Your breathing might have been affected by COVID-19. This film contains some simple breathing exercises that can help you get back to a good breathing pattern, to help your recovery.

Manage that cough

Dry, uncontrolled coughing can cause throat sensitivity and anxiety, making it worse. It is possible to get some control over your cough. This practical advice helps to reduce the urge to cough, and explains what the triggers are and what you can do to manage it.

Energy recharge

Extreme tiredness (fatigue) can happen after an illness and it can affect your life and mood. Find advice to help you keep your battery charged throughout the day, and get back to your usual activities when your body has recovered. 

Physical activity

Returning to daily activities and exercise can be difficult after a virus, and you might need more time to recover. Follow this traffic light system to test what activity your body can do and how it responds. This can help you to plan your day and get you back to your usual pace of life.

Time to relax

If you’re feeling anxious or stressed, this film has advice to help you rest and relax properly. By giving yourself time, your mind and body have the chance to recover from the emotional effects of illness.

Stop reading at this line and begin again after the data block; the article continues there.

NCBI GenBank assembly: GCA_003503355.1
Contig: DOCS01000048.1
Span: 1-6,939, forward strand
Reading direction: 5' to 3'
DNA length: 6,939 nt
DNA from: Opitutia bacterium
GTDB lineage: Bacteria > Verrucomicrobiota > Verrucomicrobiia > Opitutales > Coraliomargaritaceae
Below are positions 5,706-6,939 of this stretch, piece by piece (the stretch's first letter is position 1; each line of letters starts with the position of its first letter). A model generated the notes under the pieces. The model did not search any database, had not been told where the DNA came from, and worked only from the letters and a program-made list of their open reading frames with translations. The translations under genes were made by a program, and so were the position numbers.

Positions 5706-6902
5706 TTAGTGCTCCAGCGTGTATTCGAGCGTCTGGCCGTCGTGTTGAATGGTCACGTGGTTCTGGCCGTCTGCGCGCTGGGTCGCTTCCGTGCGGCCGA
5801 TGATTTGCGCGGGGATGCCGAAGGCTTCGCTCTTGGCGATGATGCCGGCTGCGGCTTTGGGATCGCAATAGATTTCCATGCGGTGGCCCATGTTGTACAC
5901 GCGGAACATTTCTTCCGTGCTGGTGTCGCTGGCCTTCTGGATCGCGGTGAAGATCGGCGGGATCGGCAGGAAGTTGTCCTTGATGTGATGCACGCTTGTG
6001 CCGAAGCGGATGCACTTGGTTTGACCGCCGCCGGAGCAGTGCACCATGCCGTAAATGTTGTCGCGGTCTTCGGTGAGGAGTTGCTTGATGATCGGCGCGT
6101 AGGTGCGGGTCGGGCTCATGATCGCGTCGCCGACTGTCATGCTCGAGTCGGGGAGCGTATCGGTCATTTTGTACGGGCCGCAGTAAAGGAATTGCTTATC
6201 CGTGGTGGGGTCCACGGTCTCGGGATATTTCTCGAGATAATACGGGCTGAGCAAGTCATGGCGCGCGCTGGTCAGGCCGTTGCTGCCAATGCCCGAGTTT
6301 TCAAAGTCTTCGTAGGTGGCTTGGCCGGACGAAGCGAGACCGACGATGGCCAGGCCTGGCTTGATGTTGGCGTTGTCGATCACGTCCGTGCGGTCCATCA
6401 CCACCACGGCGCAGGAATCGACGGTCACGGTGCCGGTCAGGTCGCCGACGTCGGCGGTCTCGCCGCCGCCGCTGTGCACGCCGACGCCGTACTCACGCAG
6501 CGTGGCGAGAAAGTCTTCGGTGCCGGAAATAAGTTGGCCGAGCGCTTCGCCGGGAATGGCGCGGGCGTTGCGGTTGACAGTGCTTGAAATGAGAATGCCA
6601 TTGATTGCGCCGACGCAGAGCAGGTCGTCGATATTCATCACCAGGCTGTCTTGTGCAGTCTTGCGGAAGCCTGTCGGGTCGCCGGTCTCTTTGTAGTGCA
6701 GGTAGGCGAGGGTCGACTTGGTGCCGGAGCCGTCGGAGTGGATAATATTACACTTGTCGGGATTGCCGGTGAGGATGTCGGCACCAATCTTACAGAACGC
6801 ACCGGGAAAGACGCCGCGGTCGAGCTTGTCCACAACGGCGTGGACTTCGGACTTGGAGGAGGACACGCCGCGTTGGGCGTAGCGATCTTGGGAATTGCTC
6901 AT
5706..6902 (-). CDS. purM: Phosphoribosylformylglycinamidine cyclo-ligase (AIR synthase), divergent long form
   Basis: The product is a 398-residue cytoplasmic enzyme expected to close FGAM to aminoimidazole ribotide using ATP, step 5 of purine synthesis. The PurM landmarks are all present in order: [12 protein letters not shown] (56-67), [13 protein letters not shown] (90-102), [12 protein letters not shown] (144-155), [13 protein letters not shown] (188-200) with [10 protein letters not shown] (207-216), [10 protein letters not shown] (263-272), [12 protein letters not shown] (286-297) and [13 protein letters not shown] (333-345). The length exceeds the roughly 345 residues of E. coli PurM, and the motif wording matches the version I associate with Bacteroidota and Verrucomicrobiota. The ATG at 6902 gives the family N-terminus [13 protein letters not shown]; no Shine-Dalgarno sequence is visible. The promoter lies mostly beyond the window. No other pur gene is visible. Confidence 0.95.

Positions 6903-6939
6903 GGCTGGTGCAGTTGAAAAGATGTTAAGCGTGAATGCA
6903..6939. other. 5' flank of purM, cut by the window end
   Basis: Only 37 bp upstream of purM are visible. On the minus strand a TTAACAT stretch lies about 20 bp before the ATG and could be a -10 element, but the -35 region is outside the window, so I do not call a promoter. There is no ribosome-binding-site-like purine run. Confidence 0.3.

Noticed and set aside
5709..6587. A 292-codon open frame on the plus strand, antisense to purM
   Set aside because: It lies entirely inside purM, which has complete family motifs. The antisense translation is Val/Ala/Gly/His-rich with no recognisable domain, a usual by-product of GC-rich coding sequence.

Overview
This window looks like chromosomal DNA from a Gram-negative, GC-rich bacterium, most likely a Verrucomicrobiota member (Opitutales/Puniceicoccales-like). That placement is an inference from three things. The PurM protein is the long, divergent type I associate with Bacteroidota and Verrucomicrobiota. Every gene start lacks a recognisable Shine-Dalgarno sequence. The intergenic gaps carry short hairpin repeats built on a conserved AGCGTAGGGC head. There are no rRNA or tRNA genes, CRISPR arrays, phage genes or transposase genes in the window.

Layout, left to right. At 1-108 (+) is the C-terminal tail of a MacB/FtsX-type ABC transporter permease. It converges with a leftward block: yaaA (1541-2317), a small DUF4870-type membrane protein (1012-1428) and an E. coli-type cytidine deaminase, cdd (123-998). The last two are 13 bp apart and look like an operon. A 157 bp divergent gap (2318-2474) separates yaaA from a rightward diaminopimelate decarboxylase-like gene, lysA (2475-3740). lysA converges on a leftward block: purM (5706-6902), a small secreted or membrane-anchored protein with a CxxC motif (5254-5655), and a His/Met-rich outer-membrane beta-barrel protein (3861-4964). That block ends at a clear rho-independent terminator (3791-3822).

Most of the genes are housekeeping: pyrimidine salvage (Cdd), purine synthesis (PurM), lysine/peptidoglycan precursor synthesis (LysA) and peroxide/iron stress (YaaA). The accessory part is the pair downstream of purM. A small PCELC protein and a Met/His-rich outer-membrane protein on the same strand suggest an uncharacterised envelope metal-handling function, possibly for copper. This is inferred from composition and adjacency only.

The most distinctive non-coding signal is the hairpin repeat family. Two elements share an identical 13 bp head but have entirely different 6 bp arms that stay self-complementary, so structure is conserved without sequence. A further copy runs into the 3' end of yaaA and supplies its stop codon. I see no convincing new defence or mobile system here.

Food for recovery

Your diet and eating habits can make a big difference to your recovery, but ongoing symptoms can make it difficult to eat. This film gives ideas about changes you can make to eat a healthier diet to help your body recover.

Prescribed rest

Proper rest helps you heal and lets your body get back into balance after a virus. Find out what we mean by good-quality rest and why prioritising planned rest is so important.

Boost your sleep

Getting enough good-quality sleep is an important part of your body's recovery. This film will guide you to sleep well and boost your energy, stick to a daily routine, and relax and switch off before bed.

You can watch the films on the Guy's and St Thomas' NHS FT YouTube channel here


The launch of the animated films featured on the BBC London News website here.

In November last year KHP published the article ‘Learning from our Long COVID patients’, featuring video and written interviews with the patient advisory team. You can watch the video here:

Learning from our Long COVID patients (

The South East London Long COVID Programme is a two-year programme funded by NHS Charities Together and Guy’s & St Thomas’ Charity. It is one of the first KHP services to include all five NHS Trusts in south east London and their hospital charities. Its overall aim is to accelerate the recovery of people with Long COVID across the six boroughs of south east London.